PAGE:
I want to tell you a story. It’s about this strange day, called birthday. You’ve been waiting for mine, eager to dress in your favorite velvet dress, and wear a special headband, and eat the chocolate-chocolate cake with me, and place your little hands on my face.
We now have the same digits in our ages. You and I are of the same age, only you have one number in yours, and I have two in mine. The same digit, three times between the two of us. The funny thing is, I remember my parents at this age, but I hardly remember myself at your age. When you read this, will it be the same? Will you remember me as I were today, wondering alone through the foggy streets of Manhattan, or will it be me a decade from today, the digits moving swiftly to higher altitudes?
I think this day has a secret. And it’s like this: on your birthday, you can see everything, as if someone gave you a magnifying glass that’s connected to a telescope and you can look at both ends of your life, far, far out in both directions, from the day you were a cucumber wrapped in a blanket in your mother’s hands, to the day you’ll be wrapped in your last dress, your hands cold. And you are reminded…
You are reminded that your heart can belong in several places at once, and that it often doesn’t know which place to settle in, so it drifts from one memory to another, taking you with it. You are reminded that the best love is the one shared and saved, but also the one that never happened but still wants to. They converge on this day, and you feel awash in love, in memories of what was, and what could have been. On this special day, those who truly love you step off from the locomotives of their lives, to pause and reach out, and while you no longer share their lives, or never will, the certainty of being loved is the most precious gift – because that’s all what we want, in the end.
On your birthday, they say, “May all your wishes to come true.” I wish to never stop noticing, so that twenty years from today, I could say, “Remember that day I took you to preschool in a cab, and you had two braids that I’d made in haste – one thicker than the other, and they looked so painfully precious that I thought I could die of love just looking at the back of your head,” and you’d answer, “I felt that.” Or do you remember the morning when a Dominican cab driver spoke Russian to us, because he had studied at a Moscow university 35 years earlier, and told us how he had been married to a Russian woman for 14 years, but she left him, and he missed Russia so much, so much, he had Russian radio on. You said, “Hola!” to him because you knew how.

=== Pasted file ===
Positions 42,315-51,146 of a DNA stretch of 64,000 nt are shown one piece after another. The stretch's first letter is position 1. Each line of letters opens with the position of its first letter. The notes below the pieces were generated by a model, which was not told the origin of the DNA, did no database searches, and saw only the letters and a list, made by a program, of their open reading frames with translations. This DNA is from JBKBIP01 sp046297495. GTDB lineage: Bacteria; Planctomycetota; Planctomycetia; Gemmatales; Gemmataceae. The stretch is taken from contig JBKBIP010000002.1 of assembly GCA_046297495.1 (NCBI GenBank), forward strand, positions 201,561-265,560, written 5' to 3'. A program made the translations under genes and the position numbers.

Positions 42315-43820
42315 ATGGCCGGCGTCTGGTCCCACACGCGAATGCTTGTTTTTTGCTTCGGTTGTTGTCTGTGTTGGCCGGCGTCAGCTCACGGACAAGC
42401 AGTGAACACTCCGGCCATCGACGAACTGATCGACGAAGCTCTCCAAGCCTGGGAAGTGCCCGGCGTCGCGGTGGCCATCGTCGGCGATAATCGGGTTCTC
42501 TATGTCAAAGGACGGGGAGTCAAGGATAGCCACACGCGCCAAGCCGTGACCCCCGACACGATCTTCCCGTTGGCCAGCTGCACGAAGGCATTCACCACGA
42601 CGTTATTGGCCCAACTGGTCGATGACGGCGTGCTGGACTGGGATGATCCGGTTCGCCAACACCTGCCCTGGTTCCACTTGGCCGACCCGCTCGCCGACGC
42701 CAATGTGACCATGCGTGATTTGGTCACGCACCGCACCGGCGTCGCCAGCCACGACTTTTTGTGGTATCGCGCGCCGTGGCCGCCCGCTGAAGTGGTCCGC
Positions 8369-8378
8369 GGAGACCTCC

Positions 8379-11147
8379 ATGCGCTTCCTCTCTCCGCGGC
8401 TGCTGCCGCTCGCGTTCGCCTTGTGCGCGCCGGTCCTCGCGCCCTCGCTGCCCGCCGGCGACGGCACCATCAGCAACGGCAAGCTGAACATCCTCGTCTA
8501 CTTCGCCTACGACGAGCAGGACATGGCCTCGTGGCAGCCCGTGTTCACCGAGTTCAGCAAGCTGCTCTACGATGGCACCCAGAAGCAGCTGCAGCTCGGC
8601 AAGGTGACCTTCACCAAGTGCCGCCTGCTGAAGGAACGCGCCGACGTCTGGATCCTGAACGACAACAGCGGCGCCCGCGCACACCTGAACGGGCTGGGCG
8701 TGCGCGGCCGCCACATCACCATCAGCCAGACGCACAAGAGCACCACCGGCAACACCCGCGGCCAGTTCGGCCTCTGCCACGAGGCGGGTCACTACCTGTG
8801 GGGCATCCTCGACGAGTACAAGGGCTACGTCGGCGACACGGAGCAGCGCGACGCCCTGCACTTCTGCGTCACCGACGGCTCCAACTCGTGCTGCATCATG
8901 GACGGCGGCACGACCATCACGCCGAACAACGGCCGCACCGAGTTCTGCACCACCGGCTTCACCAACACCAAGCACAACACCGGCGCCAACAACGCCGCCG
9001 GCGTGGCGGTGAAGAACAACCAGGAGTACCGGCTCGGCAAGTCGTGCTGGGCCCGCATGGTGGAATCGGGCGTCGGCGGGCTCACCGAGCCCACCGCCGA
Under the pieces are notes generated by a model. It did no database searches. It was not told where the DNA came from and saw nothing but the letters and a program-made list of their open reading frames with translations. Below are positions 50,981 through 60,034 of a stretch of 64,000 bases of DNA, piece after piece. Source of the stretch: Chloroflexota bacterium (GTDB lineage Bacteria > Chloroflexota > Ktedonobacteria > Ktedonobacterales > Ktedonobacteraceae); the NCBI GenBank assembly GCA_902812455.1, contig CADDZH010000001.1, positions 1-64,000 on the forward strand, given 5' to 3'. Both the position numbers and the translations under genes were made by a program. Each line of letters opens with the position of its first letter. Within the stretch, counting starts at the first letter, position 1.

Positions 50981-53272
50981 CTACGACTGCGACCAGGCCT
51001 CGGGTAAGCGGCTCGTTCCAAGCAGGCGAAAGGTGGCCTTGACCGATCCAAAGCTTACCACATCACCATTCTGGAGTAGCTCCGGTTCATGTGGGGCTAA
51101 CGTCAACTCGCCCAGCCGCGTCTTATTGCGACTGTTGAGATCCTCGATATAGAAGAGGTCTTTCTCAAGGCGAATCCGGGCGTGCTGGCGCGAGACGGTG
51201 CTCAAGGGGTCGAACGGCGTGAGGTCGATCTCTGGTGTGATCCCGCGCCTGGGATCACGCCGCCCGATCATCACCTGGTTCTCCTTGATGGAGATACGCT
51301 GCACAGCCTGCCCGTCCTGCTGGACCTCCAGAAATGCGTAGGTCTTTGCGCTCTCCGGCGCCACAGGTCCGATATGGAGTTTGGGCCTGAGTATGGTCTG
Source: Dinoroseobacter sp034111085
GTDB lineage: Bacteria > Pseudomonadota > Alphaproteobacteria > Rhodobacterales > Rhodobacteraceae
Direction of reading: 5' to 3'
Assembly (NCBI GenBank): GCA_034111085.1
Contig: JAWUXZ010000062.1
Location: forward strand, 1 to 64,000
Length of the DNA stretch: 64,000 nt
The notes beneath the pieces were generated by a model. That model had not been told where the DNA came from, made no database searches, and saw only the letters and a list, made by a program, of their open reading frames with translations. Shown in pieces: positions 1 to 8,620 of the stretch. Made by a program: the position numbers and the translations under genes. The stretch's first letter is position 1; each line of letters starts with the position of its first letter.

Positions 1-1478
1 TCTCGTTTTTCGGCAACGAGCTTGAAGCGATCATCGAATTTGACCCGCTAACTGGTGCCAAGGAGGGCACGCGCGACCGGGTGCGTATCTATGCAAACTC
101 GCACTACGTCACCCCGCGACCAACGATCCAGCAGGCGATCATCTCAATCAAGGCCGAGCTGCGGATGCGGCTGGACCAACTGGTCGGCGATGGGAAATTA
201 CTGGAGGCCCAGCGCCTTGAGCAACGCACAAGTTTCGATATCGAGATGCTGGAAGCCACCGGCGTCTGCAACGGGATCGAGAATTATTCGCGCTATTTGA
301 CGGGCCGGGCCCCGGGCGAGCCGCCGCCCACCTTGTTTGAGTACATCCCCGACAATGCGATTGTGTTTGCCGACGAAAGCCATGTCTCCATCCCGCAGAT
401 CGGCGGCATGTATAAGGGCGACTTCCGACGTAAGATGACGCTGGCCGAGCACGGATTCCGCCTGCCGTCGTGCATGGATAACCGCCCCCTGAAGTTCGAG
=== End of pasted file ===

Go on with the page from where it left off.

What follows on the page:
I want to notice the bursting maroon and yellow tulips, splayed by the morning rain, nodding their heads as I walk by. I want to remember the story of a man whose daughter ate paint off the walls in their new house, because the stress of moving was unbearable to her. I want to notice the first gray in my friends’ hair, and ask them what they grief about most. Can I even ask that? I want to remember how I celebrated my birthday at 15, and 21, and 30. And I want to remember why some years I didn’t celebrate at all. I want to notice the barges on the Hudson, so that I can remember the ships on the Neva. I want to remember every morning you came to my bed, the light of your dimpled smile shining on my life, erasing the melancholy that has been living in my heart for a while now. I want to remember the poem that I received on my birthday written in my language. I’ll let you read it one day. But mostly, I want to notice the moment of being alive. And that’s why your birthday is so good for you. It makes you feel time pass and it makes you notice life. Just that. That you’re ALIVE. And that’s the story I wanted to tell you on my birthday.